Women over age forty and those reaching post-menopause are most likely to develop the disease as well. Nearly 50% of women diagnosed with ovarian cancer are over the age of sixty.

Naturally, these risks can’t be changed. Your age, your genes, your medical history – they are pretty permanent, but your risk level doesn’t have to be. There are ways to reduce your chances of developing ovarian cancer. For example, your weight can be a big factor. Women who have a BMI over 30 tend to have a higher risk for the disease and a more difficult time fighting it during treatment. If eating healthy for your waistline feels more like a chore, think of us, your darling ovaries instead. A healthy diet could be life-saving!

Recently in the news, they’ve been talking about baby powder and its relationship to ovarian cancer. Historically, women have used baby powder on their children for diaper rashes or on their own bodies for feminine hygiene purposes. Not all baby powder will give you cancer; the court case in the news and its predecessors focus on talc-based baby powder. Since the 1970s, talc particles have been found in many biopsied ovarian cancer tumors. While the actual relationship is still unclear, it’s better to be safe than sorry! It’s important to protect us and the rest of your body from harmful chemicals that could result in cancer.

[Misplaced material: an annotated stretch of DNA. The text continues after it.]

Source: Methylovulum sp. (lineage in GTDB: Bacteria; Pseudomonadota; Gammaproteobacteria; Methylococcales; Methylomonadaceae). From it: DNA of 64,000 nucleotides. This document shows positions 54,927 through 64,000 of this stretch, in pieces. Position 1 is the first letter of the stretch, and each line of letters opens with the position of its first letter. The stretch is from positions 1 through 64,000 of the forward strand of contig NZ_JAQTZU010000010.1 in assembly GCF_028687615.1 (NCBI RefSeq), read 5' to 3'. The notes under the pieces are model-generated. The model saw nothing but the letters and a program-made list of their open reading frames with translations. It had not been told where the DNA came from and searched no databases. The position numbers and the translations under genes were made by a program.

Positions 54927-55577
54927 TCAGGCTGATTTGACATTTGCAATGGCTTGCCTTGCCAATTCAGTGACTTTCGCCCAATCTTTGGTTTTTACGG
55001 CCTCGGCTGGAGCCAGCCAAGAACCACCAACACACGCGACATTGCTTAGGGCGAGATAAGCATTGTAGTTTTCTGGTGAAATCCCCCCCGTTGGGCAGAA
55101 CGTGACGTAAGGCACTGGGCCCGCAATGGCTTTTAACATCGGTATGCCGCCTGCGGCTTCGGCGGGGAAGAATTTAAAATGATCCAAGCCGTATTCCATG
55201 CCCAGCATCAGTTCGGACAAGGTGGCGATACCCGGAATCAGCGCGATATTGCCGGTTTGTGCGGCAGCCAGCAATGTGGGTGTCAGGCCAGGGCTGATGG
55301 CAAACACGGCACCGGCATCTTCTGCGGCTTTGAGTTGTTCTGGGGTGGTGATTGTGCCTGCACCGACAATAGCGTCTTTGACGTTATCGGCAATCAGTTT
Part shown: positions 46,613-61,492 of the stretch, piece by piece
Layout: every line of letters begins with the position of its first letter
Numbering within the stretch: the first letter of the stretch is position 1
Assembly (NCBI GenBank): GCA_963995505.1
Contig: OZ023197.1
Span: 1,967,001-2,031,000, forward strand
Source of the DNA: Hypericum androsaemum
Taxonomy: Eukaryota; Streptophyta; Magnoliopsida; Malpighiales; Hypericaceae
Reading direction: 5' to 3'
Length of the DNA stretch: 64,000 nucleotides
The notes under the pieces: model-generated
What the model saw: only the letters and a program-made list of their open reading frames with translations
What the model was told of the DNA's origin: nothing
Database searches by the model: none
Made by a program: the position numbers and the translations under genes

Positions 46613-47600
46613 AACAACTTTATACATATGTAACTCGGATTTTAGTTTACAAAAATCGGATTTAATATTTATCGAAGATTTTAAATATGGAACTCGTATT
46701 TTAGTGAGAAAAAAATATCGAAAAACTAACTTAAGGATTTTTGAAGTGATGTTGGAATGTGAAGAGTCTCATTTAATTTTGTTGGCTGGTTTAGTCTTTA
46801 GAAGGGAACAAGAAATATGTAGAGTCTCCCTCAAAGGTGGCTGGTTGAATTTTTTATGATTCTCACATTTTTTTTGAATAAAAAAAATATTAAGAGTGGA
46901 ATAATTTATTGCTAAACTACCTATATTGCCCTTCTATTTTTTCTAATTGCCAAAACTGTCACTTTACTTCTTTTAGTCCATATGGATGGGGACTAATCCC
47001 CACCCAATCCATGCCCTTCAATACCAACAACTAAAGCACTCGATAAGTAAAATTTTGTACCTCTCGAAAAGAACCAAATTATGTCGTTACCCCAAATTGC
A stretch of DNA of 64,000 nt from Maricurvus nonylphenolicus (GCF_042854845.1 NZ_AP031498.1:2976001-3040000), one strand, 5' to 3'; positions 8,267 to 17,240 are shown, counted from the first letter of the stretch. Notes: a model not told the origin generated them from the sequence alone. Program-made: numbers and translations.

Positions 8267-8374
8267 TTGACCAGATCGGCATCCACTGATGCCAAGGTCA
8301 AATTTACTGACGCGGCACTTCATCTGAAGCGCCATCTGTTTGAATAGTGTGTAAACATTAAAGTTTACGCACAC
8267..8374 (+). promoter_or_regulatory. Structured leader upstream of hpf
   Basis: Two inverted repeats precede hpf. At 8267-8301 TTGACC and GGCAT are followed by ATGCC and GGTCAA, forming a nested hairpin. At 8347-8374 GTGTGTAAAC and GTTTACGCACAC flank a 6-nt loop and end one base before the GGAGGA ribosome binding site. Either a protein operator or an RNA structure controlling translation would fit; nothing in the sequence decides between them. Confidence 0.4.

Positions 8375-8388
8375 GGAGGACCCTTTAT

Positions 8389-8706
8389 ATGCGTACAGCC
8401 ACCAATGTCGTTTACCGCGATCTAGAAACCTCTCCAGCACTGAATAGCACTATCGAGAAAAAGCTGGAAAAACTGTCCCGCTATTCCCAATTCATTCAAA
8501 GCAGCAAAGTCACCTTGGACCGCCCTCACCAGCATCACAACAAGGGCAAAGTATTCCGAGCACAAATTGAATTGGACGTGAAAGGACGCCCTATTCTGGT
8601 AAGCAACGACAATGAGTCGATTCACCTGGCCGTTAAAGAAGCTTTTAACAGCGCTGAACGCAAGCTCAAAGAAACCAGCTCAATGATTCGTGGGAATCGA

I don’t mean to be a buzzkill, so let’s look at a way to reduce your risk that you’ve already experienced: pregnancy! Pregnancy and breastfeeding reduce your risk for ovarian cancer. Not only do you get a sweet newborn to take home from the hospital, but you protect us as well with each new kid! Ironically, another method of risk reduction is oral contraceptives; in fact, women who have taken oral contraceptives for five or more years can reduce their risk up to 50%. Women have also been known to reduce their risk through a hysterectomy or tubal ligation, though that’s a big decision that will take more time to figure out than this initial conversation.

Ovarian cancer is no joke, and as your friends, we just want you to be safe. You need to know your risk and start a conversation with your doctor about the dangers of ovarian cancer. Moms, make sure that you are doing everything you can to protect us because at the end of the day, if ovarian cancer develops, we aren’t the only ones suffering. Your family does too, so don’t be another statistic. Be proactive, and share this information with the other ovaries in your life today!

Your ovaries

As a Health & Safety Investigator for ConsumerSafety.org, Caitlin Hoff uses her background in Industrial Design and her passion for health and wellness to educate consumers. She strives to help people make smart decisions affecting their personal health and that of their families. Her current aim is to spread awareness about ovarian cancer and the dangers it presents to women around the world. To learn more, visit the ovarian cancer page (https://www.consumersafety.org/health/ovarian-cancer/) at ConsumerSafety.org